In 1918, Czechoslovakia was the only successor state of the monarchy that kept the currency's name. For the new Czechoslovak citizens, one Czechoslovak crown was converted from one Austrian-Hungarian crown, at parity. In the late 1930s, Nazis had the power to "enforce" non-market exchange rate, so they weakened the Czechoslovak crown by some 30% overnight. Instead of 6.7 per Mark, you got 10 crowns per Mark. German shoppers invaded Czech grocery stores simultaneously with the Nazi soldiers. OK, one protectorate crown was introduced, at parity. Post-war elimination of alternative currencies and the restoration of the protectorate crown, at parity. The Czechoslovak crown continued up to February 1993 when the currency union with Slovakia had to be divided due to the speculative transfer of cash to banks on the Czech territory (where the speculators were likely to get a "more expensive" successor crown after the possible split – which indeed did have to happen, as a self-fulfilling prophesy). The Czechoslovak crown banknotes were converted – by a simple stamp – to the Czech or Slovak crown, at parity. Czechia keeps the Czech crown as of 2017 and it will be so for at least for 5 more years. Slovakia has joined the Eurozone.

The Euros used in Slovakia weren't wealth created out of thin air, either. The old Slovak crowns were just converted to the Euros at the rate of 30.1260 slovak crown per Euro. Look at the amazing accuracy. No one has ever depended on this accuracy but the accuracy exists and several digits were really necessary for a smooth transition. The accuracy has nothing to do with the Bitcoin whose value changes by 20-30 percent a day in a random direction and no one seems to care. Countries that were joining the Eurozone obviously had to stabilize their exchange rate relatively to the Euro for some time before they joined. It's common sense.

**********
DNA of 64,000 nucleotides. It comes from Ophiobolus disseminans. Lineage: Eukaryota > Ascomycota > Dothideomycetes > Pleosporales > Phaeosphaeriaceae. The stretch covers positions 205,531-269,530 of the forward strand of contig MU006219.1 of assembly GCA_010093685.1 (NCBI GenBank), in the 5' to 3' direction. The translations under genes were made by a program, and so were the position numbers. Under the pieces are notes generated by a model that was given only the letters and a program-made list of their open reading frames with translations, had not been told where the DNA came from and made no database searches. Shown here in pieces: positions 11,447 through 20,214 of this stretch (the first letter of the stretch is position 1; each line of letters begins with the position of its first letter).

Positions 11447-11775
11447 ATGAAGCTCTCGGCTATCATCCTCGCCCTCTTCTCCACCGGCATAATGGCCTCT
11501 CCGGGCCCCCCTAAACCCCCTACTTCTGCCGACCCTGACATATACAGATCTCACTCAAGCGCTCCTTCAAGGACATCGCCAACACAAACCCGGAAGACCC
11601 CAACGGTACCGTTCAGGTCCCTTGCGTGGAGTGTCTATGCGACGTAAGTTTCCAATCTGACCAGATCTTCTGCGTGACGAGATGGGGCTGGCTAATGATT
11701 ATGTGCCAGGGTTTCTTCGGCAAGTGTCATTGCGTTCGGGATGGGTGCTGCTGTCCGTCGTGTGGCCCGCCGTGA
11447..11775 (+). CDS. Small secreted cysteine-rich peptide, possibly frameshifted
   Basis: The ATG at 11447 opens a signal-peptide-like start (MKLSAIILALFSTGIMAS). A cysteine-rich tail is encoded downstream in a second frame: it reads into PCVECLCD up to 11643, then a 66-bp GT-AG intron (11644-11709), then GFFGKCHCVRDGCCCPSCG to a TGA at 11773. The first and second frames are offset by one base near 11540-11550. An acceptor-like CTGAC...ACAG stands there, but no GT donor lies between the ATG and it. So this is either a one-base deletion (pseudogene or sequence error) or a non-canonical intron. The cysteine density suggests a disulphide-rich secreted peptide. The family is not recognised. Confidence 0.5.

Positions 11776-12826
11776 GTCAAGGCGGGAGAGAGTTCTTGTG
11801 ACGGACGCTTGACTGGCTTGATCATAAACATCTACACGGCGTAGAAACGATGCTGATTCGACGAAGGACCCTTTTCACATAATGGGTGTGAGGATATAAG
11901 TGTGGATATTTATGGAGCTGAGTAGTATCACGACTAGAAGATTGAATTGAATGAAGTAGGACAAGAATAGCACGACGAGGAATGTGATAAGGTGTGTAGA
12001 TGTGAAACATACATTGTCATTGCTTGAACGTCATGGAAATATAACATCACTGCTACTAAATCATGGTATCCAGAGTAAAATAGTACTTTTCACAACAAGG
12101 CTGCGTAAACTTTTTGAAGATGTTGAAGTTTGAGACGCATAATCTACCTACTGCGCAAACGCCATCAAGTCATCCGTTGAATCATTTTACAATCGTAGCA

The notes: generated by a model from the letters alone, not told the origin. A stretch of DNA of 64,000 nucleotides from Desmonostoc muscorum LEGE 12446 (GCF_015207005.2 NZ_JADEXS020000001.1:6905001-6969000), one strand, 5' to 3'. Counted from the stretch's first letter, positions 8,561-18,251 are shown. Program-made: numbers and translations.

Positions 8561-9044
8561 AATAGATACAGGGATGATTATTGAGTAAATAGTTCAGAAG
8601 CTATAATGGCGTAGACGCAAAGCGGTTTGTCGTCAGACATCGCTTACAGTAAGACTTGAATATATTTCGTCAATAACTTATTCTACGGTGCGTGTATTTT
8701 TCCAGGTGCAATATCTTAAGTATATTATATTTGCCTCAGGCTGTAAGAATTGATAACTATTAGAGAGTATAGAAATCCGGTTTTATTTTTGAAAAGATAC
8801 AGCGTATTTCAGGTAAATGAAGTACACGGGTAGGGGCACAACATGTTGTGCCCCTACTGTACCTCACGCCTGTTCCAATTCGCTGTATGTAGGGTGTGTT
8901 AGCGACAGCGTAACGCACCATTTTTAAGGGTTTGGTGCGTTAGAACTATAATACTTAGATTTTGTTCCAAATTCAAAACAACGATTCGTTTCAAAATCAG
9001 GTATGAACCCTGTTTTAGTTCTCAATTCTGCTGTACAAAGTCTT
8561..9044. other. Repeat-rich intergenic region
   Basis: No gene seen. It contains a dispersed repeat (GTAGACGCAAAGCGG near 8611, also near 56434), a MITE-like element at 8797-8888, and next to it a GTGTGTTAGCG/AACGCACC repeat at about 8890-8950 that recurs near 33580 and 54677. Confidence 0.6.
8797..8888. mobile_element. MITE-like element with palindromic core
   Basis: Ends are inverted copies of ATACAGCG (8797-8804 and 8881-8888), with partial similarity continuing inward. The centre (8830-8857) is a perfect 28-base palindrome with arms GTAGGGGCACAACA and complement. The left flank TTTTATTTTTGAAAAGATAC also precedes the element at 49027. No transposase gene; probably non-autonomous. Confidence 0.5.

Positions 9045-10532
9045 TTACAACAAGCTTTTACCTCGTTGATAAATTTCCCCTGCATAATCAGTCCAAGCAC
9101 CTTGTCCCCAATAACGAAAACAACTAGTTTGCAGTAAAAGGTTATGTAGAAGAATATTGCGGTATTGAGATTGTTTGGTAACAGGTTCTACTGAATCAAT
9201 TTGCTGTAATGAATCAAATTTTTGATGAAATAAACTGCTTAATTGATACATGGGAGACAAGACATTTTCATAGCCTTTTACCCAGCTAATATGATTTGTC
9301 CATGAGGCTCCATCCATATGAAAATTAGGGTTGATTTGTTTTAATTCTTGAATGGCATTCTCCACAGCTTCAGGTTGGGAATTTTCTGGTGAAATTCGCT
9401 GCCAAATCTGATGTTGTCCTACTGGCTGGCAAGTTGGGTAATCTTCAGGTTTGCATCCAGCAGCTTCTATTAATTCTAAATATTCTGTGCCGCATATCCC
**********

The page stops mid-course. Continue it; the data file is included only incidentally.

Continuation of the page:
All the abandoned European currencies have a fixed exchange rate relatively to the Euro. Most importantly, one Euro is equal to 1.95583 German marks. This was an exchange rate that had to be stabilized, and then kept, before the transition was possible. The financial institutions really had to do it very precisely – it's like the speed of two trains that must be equal if you want to jump from one train to the next one. You may say that the German Mark still exists, albeit it's used rarely. Its exchange rate has been fixed.

No wealth was ever created out of thin air. 1.95583 German marks were simply renamed to one Euro. It was an operation involving a new design of banknotes and coins – something that countries often do even if they keep the same currency – combined with a simple multiplicative rescaling of the units – which is no more mysterious than switching from inches to centimeters. Nothing changes about the essence.

In the same sense, nothing changes about the essence when the currencies are inflating. A 2% inflation is equivalent to changing your banknotes' real value by 2% each year. Imagine a country with no inflation. On January 1st, every year, old $100 banknotes are collected from the people and the people get new $102 for each old $100. Clearly, the effect will be exactly the same as inflation – in the inflating world, the people get their new $2 in terms of the higher-than-otherwise interest rates in the bank (the interest rates automatically go up when inflation does). The people who think that inflation makes some dangers grow or makes the people unavoidably poorer just haven't understood the concept of multiplication. Inflation is just a time-dependent change of units and units change nothing about the substance. In Maldacena's jargon, the time-dependent changes of units such as inflation are a noncompact version of the \(U(1)\) gauge symmetry, the local Weyl symmetry.

In particular, all the price ratios and wealth ratios stay the same. Imagine that you plan a switch to a new currency at moment \(t\). Alice and Bob are two folks that own certain things. Their wealth before the monetary reform, in the old units, are denoted \(W(A,t-\epsilon)\) and \(W(B,t-\epsilon)\) where \(W,A,B\) stands for wealth, Alice, Bob, respectively. What happens after the currency reform? The units change but\[